Brief

Wyoming wind held back by transmission backlog, avian deaths

Dive Brief:

  • The installed price of wind energy is now largely competitive with new coal and new natural gas installations, and wind has contributed about about one-third of all new U.S. generation since 2007, but Wyoming has added no new capacity since 2010.
  • Experts say Wyoming, one of the most wind-rich states, remains largely undeveloped because regulatory issues are unsettled and transmission projects that could deliver wind-generated electriciity to load centers continue to face permitting and financing obstacles.
  • Additionally, the Casper Star Tribune reports that controversy over avian deaths — especially those of eagles — at wind plants across the West is holding up development as well. 

​Dive Insight:

Wind energy, especially for states where it is abundant, has come down precipitously in price. Lazard estimates that without subsidizes, new wind costs between $37 and $81 per MWh, while coal comes in at $66 to $151 per MWh and natural gas at $61 to $81 per MWh. But Wyoming, despite being a windy state, hasn't added any new swind capacity in five years due to difficulties siting transmission and controversy over bird dealths, the Casper Star Tribune reports.

A California federal court recently ruled the U.S. Fish and Wildlife Service's decision to offer wind developers a 30-year eagle take permit, which would have given Wyoming developers some long-term certainty, was made without the appropriate environmental review.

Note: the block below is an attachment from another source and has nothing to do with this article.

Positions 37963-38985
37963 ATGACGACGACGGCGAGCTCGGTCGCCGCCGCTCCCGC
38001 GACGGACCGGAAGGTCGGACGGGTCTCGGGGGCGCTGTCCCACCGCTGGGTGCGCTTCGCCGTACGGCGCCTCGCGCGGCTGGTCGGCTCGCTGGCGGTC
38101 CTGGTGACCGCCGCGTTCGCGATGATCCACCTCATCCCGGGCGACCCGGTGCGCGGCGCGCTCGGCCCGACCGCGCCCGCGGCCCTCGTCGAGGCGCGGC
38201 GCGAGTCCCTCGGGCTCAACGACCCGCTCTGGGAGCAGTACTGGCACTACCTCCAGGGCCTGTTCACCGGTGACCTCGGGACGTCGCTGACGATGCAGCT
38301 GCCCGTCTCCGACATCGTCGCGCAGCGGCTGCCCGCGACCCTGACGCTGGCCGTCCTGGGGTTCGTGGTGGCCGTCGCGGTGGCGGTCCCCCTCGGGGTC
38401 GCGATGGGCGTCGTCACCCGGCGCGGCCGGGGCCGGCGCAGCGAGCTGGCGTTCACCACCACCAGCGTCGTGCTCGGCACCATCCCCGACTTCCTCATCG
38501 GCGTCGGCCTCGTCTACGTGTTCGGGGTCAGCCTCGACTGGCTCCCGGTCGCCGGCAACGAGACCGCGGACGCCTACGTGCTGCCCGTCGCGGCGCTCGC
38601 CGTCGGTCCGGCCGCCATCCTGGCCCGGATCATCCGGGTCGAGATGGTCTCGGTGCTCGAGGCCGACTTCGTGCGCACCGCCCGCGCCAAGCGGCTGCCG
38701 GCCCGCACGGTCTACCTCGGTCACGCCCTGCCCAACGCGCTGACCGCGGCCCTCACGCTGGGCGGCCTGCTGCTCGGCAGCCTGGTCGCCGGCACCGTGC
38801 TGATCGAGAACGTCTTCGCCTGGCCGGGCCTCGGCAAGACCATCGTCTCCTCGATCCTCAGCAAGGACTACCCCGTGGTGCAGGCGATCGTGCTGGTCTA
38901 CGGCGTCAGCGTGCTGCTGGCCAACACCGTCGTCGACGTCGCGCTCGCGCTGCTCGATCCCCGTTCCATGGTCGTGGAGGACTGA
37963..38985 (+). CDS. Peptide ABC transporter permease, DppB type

Because take permits may now be for only 5 years, investors are likely to be reluctant to commit billions to development. In 2013, Duke Energy paid a $1 million settlement to the Department of Justice for raptor kills at Wyoming wind projects. 

The Power Company of Wyoming continues with permitting for a proposed a 3,000 MW project, Pathfinder Renewable Wind Energy continues with permitting for a proposed 2,100 MW project, and sPower continues with permitting for a proposed 80 MW project. The Tribune reports they are in areas not as affected by avian populations.

The American Wind Energy Association says it continues to fight for a more fair avian policy. It is also working for renewal of the industry’s $0.023 per kWh production tax credit before its absence impacts industry growth. Debate is ongoing.

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